Shinhan issues $500 million global bond

KoreaÆs second biggest commercial bank attracts strong demand for its three-year deal, despite turbulent credit markets.

Shinhan Bank priced $500 million of three-year global bonds yesterday morning (Hong Kong time). The deal, which came on the back of a non-deal global roadshow at the beginning of this month, attracted strong demand worldwide, although a sudden weakening of credit and equity markets meant that, in the end, the terms were less generous for investors than had been intended.

According to a press release from Shinhan Bank, which is part of the Shinhan Financial Group, the "offering was swiftly executed on an intraday bookbuilding basis to cover Asia, Europe and US, with deal announcement at Asia open on Monday, June 22, price guidance at Europe open and [final] pricing at New York close on the same day".

Credit markets (and equities) have rallied in recent months because of favourable technical factors and, most of all, strong liquidity among funds. Each dip has usually been caused by the release of pessimistic fundamental data and Monday's report from the World Bank, which saw it downgrade its global economic growth forecasts, was no exception.

Equity markets worldwide fell between 3% and 3.5% during the day, the US dollar strengthened and volatility indices rose around 15%. Credit default swap (CDS) spreads widened, and the iTraxx index for investment grade bonds shifted violently. When it opened in Asia on Monday, the index was quoted at 190-195, by the New York close it had moved up to 205-209, and yesterday afternoon in Asia it was trading even wider at 213-218.

Korean credit also suffered. The country's CDS spread opened at 188-198 in Asia on Monday, but had widened to 210-215 by late afternoon yesterday. Similarly, Korea's benchmark 2014 bond, which was bid at a yield spread of 268bp early Monday, widened to 276bp; while the benchmark 10-year bond widened from 264bp to 275bp.

Such turbulent conditions inevitably made pricing and establishing fair value for Shinhan's issue a little awkward.

The bookrunners for the Reg-S/ Rule 144A issue -- BNP Paribas, Deutsche Bank, HSBC, Merrill Lynch and Royal Bank of Scotland -- together with joint lead manager Good Morning Shinhan Securities, re-offered the notes at 380bp over mid-swaps (fixed at 2.261%), which was in the middle of a 20bp range indicated earlier in the day.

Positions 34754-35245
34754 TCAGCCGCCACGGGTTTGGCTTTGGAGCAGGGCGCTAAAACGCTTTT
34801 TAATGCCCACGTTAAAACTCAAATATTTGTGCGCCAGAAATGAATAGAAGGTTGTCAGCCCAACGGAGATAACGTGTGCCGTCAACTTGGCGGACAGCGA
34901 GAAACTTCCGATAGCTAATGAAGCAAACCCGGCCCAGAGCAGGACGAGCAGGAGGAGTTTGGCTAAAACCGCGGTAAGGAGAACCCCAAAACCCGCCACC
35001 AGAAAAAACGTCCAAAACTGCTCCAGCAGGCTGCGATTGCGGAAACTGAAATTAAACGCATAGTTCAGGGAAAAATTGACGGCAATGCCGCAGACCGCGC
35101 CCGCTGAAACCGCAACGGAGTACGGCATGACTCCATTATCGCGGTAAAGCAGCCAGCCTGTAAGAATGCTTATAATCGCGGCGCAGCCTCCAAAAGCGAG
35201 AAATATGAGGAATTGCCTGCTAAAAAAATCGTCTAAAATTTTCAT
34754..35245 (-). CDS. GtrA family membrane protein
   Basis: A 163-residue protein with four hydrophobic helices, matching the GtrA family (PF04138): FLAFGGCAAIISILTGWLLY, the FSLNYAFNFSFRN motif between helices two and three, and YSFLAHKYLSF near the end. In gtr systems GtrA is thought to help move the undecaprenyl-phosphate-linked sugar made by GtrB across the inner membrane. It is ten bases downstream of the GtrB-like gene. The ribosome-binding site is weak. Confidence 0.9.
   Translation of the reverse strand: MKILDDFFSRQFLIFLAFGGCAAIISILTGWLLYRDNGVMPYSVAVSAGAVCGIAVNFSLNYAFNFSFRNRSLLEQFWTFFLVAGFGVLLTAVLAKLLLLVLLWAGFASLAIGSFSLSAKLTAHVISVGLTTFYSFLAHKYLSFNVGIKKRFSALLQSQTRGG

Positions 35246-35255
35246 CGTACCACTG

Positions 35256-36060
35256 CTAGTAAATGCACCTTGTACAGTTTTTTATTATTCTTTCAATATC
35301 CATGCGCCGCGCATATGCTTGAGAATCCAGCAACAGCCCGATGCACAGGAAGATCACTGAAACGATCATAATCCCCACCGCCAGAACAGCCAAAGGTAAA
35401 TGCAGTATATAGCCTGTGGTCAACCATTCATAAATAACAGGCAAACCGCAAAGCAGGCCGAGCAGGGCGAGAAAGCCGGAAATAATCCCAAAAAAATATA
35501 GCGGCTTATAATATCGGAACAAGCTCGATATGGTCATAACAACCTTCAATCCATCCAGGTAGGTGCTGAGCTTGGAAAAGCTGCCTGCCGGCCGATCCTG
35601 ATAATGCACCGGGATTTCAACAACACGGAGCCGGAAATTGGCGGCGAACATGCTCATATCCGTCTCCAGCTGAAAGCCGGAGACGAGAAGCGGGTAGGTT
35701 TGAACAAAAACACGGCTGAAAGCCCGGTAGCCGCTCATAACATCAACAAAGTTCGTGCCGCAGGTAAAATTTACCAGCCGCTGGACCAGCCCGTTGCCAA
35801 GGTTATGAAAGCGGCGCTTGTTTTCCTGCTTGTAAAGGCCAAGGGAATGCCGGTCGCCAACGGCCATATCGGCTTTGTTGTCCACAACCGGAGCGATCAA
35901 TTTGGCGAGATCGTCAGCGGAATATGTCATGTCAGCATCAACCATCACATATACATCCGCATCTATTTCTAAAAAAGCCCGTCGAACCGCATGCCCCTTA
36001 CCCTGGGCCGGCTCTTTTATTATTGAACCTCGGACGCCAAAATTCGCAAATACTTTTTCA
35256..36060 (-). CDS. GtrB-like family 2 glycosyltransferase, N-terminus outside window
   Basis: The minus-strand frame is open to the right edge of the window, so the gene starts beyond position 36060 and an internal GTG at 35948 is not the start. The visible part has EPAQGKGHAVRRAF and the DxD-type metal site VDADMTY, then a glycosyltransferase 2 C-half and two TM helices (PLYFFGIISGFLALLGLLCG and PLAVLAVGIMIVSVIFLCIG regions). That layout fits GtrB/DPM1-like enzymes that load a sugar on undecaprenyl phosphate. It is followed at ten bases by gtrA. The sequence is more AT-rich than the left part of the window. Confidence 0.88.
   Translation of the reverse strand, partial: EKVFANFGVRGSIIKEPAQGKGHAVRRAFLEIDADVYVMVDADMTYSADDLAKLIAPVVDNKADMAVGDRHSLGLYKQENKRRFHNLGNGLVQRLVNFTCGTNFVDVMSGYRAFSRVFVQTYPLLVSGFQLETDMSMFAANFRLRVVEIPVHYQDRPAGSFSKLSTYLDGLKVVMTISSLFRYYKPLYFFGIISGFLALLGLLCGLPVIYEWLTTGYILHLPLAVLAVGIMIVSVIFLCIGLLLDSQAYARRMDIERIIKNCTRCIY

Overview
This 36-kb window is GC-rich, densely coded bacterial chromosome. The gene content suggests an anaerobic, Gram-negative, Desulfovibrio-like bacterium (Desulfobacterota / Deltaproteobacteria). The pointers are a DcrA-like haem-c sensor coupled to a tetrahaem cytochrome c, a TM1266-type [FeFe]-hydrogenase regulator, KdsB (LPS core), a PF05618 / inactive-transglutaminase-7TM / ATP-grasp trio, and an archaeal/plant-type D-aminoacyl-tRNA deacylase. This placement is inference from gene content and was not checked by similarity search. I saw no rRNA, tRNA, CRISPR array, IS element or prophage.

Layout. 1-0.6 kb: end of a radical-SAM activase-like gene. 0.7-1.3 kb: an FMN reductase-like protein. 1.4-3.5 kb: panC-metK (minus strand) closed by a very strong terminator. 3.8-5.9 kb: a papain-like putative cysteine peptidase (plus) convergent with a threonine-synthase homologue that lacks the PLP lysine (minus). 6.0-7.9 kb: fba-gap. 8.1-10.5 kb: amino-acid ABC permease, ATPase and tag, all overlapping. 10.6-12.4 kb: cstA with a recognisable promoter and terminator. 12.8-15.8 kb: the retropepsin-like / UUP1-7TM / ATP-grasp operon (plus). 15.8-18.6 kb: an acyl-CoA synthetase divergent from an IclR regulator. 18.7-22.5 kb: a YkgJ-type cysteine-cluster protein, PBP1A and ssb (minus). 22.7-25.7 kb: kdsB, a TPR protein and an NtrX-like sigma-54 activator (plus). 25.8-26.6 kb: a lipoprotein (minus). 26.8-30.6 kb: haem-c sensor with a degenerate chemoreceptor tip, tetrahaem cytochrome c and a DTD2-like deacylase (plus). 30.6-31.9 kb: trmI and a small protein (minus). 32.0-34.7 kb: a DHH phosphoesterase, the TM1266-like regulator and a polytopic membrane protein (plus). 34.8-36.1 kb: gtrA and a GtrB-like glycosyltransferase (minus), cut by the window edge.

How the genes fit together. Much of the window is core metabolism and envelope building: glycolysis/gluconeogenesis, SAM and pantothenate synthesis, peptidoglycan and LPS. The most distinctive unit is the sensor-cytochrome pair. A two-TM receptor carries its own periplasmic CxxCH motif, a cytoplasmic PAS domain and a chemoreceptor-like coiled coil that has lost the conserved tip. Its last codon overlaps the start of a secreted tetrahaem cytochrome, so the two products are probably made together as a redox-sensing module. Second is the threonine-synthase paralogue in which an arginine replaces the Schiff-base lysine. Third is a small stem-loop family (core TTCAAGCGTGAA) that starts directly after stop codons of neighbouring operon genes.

The bonds pay a 6% semi-annual coupon and were sold at 99.835 to yield 6.061% to a maturity date of June 29, 2012. That translated into a spread of 430.8bp over the yield on the benchmark three-year US Treasury note.

The issue is rated A2 with a stable outlook by Moody's Investor Services, but are assigned a lower rating of A- with a negative outlook by Standard and Poor's. Like Kookmin's three-year offering on June 2, but unlike Hana's five-year deal in April, the issue is not supported by a government guarantee. It is the biggest ever international bond deal by Shinhan, and the largest senior unsecured transaction from a commercial (and privately owned) Korean bank since November 2006.

Market participants identified Kookmin Bank's three-year senior unsecured bonds, that were issued in early June, as the best reference point. The two banks are close rivals for top-dog status as Korea's leading lender; and both decided to eschew a government guarantee for their bond issues.

Kookmin's deal was originally issued at 390bp over mid-swaps, but had tightened to 350bp by Monday morning in Asia. By the time Shinhan priced at 2.30pm New York time, the bid spread had widened to 360bp, where it was still quoted by dealers in Hong Kong yesterday afternoon. Shinhan's issue was bid as low as 98.875 at Asia opening yesterday, before recovering at the end of the day to 99.5 based on the mid-point between the bid and offer spreads, or 390bp over mid-swaps. 

The intention had been to price Shinhan with what has become in recent months a standard 25bp-35bp new issue premium, but falling credit markets and rallying US Treasuries compressed that spread to just 20bp.

Nevertheless, Brayan Lai, credit analyst at French investment bank Calyon, believed that "the deal was priced well" and is likely to benefit from solid support in the secondary market as investors raise their allocations.

An Asia-based fund manager was less fulsome. He argued that "markets are grinding weaker and investors are just cheesed at the tight spreads that new deals have been coming at". He believed investors are becoming "jaded with these new issues coming at tight spreads and deals that do not leave anything on the table for them".

But the Shinhan issue attracted 182 orders worth $2.4 billion. The bulk of the paper was placed in Asia, with 67% allocated to the region, 18% distributed to accounts in Europe, and 15% to the US. More than half went to fund managers (including hedge funds), who bought 54% of the deal, while commercial banks took 26%, private banks and retail accounts 16%, and insurance companies and pension funds 4%. The remaining 1% went to "others".

Shinhan Financial Group, Korea's second biggest financial group by market value, raised W1.3 trillion ($1 billion) in equity in March, as it looked to bolster its tier-1 capital without relying on expensive funding from a W20 trillion ($16 billion) state-backed fund. At the end of that month, Shinhan Bank reported assets of W249.5 trillion and deposits of W126.8 trillion -- 15% of the country's total bank deposits.

However, in a report released on June 22, S&P warned that "Shinhan's relatively aggressive loan growth over the last few years could translate into increased credit costs in an economic slowdown". The rating agency also noted the bank's "increased exposure to the construction sector, which is under severe pressure amid recent stagnation in the residential property presale market".

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